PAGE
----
Crime and the Soldier: Identifying a Soldier-Specific Experience of Crime in the British Army, 1740-1830
Danielle Sarah Eleana Coombs
The University of Leeds, School of History, January 2015
Using the extensive military justice records held at the National Archives, in Kew, this thesis offers a survey of soldier offending and identifies and delineates a soldier-specific experience of crime in the British Army, both as perpetrator and victim, during the late eighteenth and early nineteenth centuries.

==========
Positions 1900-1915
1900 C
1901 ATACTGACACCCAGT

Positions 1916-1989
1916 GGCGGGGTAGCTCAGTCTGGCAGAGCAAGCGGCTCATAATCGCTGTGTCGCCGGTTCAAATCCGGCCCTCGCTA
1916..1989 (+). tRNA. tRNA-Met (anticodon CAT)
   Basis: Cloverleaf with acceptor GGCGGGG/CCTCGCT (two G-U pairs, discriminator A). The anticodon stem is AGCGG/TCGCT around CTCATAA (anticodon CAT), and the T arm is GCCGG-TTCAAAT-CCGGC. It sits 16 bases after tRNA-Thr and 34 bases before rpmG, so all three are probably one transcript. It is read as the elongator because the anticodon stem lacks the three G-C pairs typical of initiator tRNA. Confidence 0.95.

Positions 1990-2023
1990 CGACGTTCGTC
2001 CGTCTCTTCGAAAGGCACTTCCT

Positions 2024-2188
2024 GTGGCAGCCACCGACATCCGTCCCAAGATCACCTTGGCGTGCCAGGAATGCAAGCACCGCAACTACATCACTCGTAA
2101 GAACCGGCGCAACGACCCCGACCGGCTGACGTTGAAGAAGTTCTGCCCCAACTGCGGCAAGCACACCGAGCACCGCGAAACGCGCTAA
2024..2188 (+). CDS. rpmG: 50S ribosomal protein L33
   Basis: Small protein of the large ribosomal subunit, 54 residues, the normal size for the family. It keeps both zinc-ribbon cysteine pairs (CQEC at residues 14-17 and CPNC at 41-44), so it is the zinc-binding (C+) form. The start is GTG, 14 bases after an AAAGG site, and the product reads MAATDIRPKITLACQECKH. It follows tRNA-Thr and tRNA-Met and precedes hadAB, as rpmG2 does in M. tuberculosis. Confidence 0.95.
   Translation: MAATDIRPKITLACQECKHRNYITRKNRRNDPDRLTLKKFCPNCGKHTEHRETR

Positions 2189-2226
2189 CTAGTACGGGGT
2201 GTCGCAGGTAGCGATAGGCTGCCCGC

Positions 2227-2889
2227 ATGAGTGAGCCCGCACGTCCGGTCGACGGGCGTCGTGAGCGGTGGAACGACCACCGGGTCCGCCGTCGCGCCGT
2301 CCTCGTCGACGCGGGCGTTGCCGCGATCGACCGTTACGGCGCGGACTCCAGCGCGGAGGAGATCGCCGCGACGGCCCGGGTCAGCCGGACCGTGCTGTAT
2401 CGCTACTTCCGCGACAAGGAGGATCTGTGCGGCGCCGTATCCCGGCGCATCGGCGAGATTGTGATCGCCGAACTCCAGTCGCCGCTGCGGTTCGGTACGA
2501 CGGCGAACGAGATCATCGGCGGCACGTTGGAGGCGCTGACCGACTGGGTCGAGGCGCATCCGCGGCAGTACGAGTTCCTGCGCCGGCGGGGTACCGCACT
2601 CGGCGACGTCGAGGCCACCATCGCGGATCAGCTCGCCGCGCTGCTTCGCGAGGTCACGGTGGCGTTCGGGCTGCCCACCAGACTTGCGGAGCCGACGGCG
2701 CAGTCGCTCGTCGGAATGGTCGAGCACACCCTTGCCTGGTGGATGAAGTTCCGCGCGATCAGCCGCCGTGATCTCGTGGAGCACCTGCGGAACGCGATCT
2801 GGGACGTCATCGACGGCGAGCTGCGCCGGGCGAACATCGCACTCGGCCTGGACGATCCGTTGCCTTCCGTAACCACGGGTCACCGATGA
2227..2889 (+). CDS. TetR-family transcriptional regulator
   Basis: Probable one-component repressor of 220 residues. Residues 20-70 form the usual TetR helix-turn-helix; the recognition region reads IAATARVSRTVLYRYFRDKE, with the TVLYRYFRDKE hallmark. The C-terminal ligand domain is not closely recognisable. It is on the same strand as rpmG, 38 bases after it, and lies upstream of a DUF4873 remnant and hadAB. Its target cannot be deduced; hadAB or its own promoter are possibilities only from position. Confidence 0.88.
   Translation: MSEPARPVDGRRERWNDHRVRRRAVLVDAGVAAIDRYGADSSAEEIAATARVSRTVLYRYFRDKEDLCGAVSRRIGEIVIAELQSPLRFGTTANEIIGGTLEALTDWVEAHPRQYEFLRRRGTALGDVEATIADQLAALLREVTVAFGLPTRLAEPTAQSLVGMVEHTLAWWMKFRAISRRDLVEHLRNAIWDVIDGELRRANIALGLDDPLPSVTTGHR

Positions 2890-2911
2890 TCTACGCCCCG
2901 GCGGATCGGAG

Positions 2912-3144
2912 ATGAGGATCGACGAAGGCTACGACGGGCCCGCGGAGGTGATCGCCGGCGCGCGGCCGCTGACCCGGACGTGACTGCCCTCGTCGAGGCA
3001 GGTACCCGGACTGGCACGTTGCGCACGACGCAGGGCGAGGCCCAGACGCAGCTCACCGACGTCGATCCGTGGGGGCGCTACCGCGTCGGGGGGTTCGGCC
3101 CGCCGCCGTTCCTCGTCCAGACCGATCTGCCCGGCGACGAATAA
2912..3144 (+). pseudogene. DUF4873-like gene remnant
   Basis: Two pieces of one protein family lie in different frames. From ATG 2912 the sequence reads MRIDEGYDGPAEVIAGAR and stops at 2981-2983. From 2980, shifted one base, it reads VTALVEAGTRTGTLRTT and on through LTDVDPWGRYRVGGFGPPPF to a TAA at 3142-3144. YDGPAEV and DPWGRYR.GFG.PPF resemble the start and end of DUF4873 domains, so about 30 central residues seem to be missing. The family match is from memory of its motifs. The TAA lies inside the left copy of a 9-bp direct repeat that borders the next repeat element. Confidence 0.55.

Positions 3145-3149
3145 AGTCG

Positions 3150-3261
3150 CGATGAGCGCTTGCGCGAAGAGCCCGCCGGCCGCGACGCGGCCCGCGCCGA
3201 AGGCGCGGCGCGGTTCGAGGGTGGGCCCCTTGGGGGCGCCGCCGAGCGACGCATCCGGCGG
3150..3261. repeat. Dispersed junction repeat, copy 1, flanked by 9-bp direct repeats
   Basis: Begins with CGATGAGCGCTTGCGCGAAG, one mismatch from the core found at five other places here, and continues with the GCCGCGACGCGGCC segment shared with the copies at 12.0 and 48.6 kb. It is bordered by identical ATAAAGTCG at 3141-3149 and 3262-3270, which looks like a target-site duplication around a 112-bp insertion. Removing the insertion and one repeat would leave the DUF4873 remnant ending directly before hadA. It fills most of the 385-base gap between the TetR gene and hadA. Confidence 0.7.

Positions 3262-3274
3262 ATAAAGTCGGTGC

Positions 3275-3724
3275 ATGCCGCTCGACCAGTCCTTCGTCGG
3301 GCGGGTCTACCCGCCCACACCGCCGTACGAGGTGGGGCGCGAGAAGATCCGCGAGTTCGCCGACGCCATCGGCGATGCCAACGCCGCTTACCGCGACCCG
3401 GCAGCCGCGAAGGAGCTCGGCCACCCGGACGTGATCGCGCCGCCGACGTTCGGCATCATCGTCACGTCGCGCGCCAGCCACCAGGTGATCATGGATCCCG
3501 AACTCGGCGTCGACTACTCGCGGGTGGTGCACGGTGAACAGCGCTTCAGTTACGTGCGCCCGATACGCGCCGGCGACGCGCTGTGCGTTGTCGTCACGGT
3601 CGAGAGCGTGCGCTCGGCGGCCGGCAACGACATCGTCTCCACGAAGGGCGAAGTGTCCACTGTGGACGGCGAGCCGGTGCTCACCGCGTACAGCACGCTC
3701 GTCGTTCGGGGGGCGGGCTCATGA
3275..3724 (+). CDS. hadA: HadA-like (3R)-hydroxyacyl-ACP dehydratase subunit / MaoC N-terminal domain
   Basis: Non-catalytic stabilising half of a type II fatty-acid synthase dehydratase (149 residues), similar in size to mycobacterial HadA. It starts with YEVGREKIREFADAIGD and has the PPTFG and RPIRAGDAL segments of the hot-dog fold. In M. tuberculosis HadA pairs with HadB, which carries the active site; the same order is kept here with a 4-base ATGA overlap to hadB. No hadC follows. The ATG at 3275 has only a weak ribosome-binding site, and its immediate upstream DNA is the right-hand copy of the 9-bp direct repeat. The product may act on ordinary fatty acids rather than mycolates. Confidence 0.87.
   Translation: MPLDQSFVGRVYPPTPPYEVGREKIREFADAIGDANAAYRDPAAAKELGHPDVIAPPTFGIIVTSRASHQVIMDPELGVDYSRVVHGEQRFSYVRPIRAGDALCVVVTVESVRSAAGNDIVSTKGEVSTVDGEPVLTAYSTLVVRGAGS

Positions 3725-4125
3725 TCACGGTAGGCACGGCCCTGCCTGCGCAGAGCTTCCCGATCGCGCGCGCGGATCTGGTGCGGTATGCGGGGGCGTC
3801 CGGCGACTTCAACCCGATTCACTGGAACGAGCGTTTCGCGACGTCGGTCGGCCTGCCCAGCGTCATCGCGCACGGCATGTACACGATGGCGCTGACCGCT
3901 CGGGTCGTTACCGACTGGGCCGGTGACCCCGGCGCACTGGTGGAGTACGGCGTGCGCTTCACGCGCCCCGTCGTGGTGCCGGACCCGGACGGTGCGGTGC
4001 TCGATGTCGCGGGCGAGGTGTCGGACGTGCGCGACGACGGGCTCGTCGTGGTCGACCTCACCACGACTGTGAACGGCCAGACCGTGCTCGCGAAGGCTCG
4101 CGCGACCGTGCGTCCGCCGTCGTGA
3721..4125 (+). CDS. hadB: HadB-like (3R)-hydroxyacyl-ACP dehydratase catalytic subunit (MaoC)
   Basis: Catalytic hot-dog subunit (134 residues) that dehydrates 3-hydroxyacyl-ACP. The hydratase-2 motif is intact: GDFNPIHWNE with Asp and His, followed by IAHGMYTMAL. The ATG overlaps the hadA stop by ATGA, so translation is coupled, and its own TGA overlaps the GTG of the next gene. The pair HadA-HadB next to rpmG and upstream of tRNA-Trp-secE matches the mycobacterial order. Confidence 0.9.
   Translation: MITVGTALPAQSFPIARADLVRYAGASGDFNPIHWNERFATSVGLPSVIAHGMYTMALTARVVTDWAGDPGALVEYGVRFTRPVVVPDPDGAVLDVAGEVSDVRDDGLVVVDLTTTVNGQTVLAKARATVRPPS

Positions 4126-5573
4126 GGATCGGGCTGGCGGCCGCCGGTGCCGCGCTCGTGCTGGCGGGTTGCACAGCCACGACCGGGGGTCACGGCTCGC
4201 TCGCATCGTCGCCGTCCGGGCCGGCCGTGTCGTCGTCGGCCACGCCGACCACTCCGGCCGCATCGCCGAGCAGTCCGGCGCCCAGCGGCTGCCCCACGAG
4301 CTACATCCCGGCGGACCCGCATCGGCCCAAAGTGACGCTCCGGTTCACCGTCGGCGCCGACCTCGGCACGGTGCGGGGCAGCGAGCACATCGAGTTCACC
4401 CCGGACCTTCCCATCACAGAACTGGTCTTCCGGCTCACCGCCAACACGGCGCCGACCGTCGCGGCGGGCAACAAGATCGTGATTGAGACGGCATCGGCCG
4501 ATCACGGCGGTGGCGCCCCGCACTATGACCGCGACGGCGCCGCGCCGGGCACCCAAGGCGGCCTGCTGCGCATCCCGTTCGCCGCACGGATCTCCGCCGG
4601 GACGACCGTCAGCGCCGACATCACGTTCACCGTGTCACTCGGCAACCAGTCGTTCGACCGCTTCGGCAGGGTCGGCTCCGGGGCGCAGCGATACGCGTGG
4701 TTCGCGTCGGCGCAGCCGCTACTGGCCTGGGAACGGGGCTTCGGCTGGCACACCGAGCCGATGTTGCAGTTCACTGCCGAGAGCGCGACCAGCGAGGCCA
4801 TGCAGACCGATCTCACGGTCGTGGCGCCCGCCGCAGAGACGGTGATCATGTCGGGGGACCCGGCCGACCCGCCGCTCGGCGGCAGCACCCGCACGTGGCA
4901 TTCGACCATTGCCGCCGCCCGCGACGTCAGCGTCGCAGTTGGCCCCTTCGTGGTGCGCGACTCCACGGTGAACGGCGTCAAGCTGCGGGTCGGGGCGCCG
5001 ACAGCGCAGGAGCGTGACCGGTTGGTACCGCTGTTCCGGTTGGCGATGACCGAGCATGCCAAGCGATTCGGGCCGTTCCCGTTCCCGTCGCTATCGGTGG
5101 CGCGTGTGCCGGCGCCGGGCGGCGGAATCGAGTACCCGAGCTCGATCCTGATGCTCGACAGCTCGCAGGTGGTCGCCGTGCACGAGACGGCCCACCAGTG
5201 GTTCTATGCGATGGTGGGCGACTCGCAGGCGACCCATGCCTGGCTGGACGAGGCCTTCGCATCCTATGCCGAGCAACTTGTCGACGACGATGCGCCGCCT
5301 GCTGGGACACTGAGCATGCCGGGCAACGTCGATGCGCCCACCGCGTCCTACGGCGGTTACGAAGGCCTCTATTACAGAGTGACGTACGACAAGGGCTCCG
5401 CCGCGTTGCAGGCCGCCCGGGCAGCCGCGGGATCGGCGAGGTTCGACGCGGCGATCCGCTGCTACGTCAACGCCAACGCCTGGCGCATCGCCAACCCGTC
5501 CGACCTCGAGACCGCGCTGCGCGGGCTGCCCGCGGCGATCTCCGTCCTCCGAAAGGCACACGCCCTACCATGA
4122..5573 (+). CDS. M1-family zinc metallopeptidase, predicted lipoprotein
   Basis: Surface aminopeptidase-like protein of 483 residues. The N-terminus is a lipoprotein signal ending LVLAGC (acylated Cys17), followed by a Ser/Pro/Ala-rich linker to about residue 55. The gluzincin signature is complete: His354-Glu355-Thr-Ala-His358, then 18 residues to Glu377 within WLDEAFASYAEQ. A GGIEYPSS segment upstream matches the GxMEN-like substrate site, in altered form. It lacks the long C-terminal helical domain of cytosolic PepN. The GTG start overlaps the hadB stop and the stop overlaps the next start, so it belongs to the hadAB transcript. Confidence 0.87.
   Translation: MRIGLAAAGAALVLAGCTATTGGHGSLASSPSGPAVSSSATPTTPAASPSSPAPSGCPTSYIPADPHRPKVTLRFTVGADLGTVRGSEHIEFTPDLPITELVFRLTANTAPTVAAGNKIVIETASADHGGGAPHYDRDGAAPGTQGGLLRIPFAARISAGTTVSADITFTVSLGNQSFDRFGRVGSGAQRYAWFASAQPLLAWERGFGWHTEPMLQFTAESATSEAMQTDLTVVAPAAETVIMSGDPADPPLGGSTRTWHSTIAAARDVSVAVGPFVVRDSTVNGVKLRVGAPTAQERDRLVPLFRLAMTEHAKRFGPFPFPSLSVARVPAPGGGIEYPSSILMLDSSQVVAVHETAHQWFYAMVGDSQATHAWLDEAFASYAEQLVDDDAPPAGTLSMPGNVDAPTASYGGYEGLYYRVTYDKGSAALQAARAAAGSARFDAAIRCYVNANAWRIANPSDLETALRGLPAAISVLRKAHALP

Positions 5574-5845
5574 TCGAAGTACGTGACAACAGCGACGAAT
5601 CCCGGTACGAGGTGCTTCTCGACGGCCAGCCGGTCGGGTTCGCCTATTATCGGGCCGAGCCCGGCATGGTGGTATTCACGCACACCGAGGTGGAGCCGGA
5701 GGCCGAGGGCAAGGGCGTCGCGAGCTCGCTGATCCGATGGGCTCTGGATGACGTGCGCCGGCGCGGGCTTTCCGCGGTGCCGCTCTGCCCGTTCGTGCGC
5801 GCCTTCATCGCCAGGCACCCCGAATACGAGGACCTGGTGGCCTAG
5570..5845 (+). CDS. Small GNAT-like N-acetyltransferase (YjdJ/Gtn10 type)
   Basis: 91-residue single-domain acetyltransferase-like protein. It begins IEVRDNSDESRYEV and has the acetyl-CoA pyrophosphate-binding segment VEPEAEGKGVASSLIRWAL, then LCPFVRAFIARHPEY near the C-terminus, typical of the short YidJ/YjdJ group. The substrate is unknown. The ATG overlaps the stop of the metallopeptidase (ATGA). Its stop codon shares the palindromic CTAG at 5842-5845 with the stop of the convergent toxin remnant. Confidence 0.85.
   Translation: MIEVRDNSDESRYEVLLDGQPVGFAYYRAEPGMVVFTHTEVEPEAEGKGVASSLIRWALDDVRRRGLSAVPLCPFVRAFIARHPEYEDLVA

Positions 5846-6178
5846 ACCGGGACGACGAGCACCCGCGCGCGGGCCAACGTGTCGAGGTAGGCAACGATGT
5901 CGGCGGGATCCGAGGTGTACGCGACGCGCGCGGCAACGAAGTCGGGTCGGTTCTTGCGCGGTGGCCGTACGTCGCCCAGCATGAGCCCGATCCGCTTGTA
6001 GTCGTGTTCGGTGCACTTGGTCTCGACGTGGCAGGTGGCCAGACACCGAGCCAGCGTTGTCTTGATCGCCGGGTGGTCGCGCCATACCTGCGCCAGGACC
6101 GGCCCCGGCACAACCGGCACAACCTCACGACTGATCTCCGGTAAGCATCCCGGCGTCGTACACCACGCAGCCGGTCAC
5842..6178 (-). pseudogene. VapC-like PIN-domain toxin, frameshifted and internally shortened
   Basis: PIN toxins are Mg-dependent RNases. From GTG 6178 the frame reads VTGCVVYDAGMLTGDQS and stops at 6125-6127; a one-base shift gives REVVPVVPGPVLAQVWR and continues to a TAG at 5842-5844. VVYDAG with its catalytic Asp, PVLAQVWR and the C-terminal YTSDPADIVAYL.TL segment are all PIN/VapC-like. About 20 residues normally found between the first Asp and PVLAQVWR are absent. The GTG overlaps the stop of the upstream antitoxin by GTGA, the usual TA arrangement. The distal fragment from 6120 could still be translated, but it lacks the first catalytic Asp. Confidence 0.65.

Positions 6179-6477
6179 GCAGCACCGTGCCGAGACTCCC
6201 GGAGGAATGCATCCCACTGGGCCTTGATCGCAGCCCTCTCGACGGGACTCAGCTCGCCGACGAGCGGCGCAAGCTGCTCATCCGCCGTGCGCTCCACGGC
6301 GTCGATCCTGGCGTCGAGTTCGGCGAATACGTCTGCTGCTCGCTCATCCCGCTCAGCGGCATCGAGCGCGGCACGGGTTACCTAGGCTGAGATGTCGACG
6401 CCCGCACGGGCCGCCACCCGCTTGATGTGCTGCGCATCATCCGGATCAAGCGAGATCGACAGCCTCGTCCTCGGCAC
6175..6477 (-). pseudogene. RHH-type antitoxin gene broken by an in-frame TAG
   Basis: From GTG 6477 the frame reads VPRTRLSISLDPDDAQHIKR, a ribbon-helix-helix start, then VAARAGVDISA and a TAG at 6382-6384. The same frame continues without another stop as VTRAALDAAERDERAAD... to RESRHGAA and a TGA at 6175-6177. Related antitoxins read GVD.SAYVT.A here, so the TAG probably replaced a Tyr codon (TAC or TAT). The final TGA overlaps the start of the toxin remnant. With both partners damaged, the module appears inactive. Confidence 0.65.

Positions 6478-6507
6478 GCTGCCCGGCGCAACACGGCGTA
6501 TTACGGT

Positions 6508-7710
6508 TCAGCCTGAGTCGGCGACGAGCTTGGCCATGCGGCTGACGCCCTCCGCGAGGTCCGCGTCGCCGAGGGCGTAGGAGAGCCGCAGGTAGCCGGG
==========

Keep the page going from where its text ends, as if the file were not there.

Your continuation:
Through a detailed statistical analysis of records from three levels of military court martial, and drawing on a wide range of supporting materials, this thesis will demonstrate the ways in which the soldier experience of crime both overlapped with and differed from that of his civilian counterpart, how it was shaped and contextualised by military service and regimental life, as well as how that soldier-specific experience was itself differentiated and transformed by rank, for those soldiers who achieved non-commissioned officer status. In considering this experience, this thesis will explore what crime can tell us about soldiers’ sense of identity as soldiers, and their relationships with authority, their service, each other and the wider civilian world. It will also show that at the meeting point between military and civilian worlds, as well as within regimental communities, there operated a thriving black market in stolen and military goods.